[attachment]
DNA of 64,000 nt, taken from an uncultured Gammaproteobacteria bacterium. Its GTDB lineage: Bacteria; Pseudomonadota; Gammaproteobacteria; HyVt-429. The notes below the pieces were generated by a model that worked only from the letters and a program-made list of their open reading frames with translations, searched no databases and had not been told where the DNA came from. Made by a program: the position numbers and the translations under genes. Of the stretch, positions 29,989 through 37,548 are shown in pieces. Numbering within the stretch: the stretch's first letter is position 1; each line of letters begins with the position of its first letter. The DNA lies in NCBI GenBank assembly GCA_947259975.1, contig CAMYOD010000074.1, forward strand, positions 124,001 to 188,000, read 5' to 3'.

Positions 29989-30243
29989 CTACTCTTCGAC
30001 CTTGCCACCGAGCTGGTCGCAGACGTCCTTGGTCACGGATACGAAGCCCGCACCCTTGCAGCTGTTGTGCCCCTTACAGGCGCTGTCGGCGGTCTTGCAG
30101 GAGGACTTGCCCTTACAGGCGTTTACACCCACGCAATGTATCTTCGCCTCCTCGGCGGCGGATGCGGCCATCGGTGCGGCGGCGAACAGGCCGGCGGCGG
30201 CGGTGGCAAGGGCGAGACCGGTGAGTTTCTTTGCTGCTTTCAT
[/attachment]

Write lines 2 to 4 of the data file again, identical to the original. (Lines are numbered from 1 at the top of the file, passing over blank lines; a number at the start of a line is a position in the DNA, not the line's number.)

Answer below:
Positions 29989-30243
29989 CTACTCTTCGAC
30001 CTTGCCACCGAGCTGGTCGCAGACGTCCTTGGTCACGGATACGAAGCCCGCACCCTTGCAGCTGTTGTGCCCCTTACAGGCGCTGTCGGCGGTCTTGCAG